What are Brittle Bones?
Osteogenesis Imperfecta (OI) is a genetically-linked condition which causes abnormalities in the collagen within the bone structure, It is quite distinct from more widely known conditions, such as Osteoporosis, which are related to a loss of Calcium in the bones.
OI is genetically linked and may be inherited through either or both parents or arise spontaneously with no prior history in either of the parents’ families.
There are estimated to be 3,500 – 4,000 people with OI in the UK, but studies suggest there may be a significant number of undiagnosed or misdiagnosed cases.
Living with OI
There are several types of OI and people with the condition may experience only 10 – 20 fractures during their childhood years. Others may have 100 or more fractures continuing throughout their adult life. Severe fractures may require long periods of hospital treatment.
Fractures may occur for the first time immediately after birth or within the first few years of learning to walk and exploring the world. This is obviously a difficult time for the family of an OI child and a large part of the Societys’ work is to provide guidance, support and information for these families.
Parents often imagine the worst when they have a disabled child and as OI is a painful condition with significant deformities in more severe cases, their fears seem fully justified.
Only by meeting and talking with other families in the same situation can they get the support and reassurance they need, something which no phoneline, social worker or doctor can really provide.
In fact most people with OI, given the support they need and often the use of specialised equipment can lead active and fulfilled lives.
Treatment of OI
There is nor “cure” for OI. Work is progressing into a number of possible drug treatments but these are still at the stage of clinical trials and are not generally available.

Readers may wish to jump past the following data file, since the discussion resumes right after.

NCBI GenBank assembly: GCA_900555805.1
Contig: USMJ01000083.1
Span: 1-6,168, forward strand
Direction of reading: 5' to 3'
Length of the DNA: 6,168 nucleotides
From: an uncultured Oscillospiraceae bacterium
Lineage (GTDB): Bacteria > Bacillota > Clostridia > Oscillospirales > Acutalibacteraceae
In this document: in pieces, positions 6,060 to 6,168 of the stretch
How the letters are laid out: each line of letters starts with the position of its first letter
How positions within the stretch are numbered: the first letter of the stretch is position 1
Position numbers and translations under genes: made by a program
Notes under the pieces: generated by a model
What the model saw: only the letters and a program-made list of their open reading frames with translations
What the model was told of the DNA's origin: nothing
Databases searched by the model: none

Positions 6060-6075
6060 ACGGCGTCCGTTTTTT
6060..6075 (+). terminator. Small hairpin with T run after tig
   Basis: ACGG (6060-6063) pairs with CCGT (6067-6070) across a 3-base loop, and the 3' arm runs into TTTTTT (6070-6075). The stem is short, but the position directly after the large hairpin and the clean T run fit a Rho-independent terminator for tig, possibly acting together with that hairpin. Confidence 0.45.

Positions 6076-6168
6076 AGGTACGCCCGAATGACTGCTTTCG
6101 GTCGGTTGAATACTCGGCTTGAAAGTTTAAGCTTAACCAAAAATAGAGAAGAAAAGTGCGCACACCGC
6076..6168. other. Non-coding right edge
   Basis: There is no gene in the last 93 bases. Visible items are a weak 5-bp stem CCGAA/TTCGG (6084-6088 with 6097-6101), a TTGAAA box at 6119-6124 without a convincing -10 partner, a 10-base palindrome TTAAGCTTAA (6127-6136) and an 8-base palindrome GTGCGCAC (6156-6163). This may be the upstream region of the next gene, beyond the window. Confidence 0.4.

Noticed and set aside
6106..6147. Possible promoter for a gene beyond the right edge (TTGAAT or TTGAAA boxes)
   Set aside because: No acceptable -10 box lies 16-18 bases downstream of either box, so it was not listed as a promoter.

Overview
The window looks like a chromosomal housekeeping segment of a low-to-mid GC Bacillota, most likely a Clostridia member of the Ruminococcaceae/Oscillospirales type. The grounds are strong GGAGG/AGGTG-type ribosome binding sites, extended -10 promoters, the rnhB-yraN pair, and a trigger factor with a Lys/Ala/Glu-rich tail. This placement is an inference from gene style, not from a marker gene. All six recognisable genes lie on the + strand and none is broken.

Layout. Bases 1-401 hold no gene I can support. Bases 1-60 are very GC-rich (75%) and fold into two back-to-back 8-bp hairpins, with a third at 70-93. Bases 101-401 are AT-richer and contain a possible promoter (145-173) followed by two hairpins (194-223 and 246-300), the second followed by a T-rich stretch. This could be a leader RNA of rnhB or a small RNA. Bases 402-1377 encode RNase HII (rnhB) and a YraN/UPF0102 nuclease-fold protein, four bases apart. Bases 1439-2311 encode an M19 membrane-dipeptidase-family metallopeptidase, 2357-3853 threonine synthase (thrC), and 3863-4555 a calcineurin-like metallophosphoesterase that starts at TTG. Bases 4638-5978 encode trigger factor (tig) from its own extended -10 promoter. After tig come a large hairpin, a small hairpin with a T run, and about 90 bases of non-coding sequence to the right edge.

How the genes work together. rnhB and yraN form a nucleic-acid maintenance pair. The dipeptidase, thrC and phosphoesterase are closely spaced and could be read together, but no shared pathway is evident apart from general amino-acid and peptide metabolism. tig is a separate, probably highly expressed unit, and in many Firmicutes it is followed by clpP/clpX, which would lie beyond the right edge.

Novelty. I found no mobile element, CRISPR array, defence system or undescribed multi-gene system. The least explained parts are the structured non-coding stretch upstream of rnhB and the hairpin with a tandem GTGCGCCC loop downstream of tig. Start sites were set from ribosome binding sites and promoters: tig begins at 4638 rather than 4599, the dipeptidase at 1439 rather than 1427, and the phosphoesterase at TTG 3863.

Orthopaedic Surgery can be of help in many cases but each fracture must be treated carefully to prevent deformities of the bone developing during the healing process.
Is any special equipment, or special educational provision, required?
Most children with OI can enjoy a high standard of mobility, though some will require the use of very specialised wheelchairs which may not be available through local statutory services.
With appropriate support, and attention to practical issues such as access to school buildings, even the most severe OI cases can be educated in mainstream schools.
The Brittle Bone Society can help anyone with OI in obtaining the equipment they need and advising on issues such as accessibility.
[boxibt style=”success”]Information Courtesy of:
Brittle Bone Society
Contact; Raymond Lawrie, Administrator
Address:- 30 Guthrie Street
Dundee, Scotland DD1 5BS
Registered Charity No. 272100
Telephone (01382) 204446
Fax:- (01382) 206771
Freephone Advice and Information Line:- 08000 28 24 59
E mail: email@example.com
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